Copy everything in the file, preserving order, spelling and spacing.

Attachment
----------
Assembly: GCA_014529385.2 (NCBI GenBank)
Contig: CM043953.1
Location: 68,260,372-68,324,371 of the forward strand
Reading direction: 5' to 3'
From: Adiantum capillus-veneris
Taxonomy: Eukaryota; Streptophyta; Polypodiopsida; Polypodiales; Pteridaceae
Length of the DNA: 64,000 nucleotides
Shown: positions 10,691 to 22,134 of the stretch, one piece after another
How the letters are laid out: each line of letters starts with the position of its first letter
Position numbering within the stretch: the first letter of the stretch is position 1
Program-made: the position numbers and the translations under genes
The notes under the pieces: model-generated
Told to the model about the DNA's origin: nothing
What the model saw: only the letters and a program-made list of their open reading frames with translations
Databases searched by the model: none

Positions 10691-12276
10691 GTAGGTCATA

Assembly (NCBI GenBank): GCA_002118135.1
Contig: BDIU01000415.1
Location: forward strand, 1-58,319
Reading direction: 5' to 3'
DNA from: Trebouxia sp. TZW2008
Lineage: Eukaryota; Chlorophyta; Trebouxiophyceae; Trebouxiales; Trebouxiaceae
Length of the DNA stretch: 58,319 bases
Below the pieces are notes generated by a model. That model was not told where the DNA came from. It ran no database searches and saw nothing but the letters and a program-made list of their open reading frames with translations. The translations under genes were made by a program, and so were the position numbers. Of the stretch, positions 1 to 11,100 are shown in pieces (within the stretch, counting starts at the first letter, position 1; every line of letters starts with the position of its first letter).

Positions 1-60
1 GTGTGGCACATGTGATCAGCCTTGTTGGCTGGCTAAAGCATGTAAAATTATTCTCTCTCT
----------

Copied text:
Assembly: GCA_014529385.2 (NCBI GenBank)
Contig: CM043953.1
Location: 68,260,372-68,324,371 of the forward strand
Reading direction: 5' to 3'
From: Adiantum capillus-veneris
Taxonomy: Eukaryota; Streptophyta; Polypodiopsida; Polypodiales; Pteridaceae
Length of the DNA: 64,000 nucleotides
Shown: positions 10,691 to 22,134 of the stretch, one piece after another
How the letters are laid out: each line of letters starts with the position of its first letter
Position numbering within the stretch: the first letter of the stretch is position 1
Program-made: the position numbers and the translations under genes
The notes under the pieces: model-generated
Told to the model about the DNA's origin: nothing
What the model saw: only the letters and a program-made list of their open reading frames with translations
Databases searched by the model: none

Positions 10691-12276
10691 GTAGGTCATA

Assembly (NCBI GenBank): GCA_002118135.1
Contig: BDIU01000415.1
Location: forward strand, 1-58,319
Reading direction: 5' to 3'
DNA from: Trebouxia sp. TZW2008
Lineage: Eukaryota; Chlorophyta; Trebouxiophyceae; Trebouxiales; Trebouxiaceae
Length of the DNA stretch: 58,319 bases
Below the pieces are notes generated by a model. That model was not told where the DNA came from. It ran no database searches and saw nothing but the letters and a program-made list of their open reading frames with translations. The translations under genes were made by a program, and so were the position numbers. Of the stretch, positions 1 to 11,100 are shown in pieces (within the stretch, counting starts at the first letter, position 1; every line of letters starts with the position of its first letter).

Positions 1-60
1 GTGTGGCACATGTGATCAGCCTTGTTGGCTGGCTAAAGCATGTAAAATTATTCTCTCTCT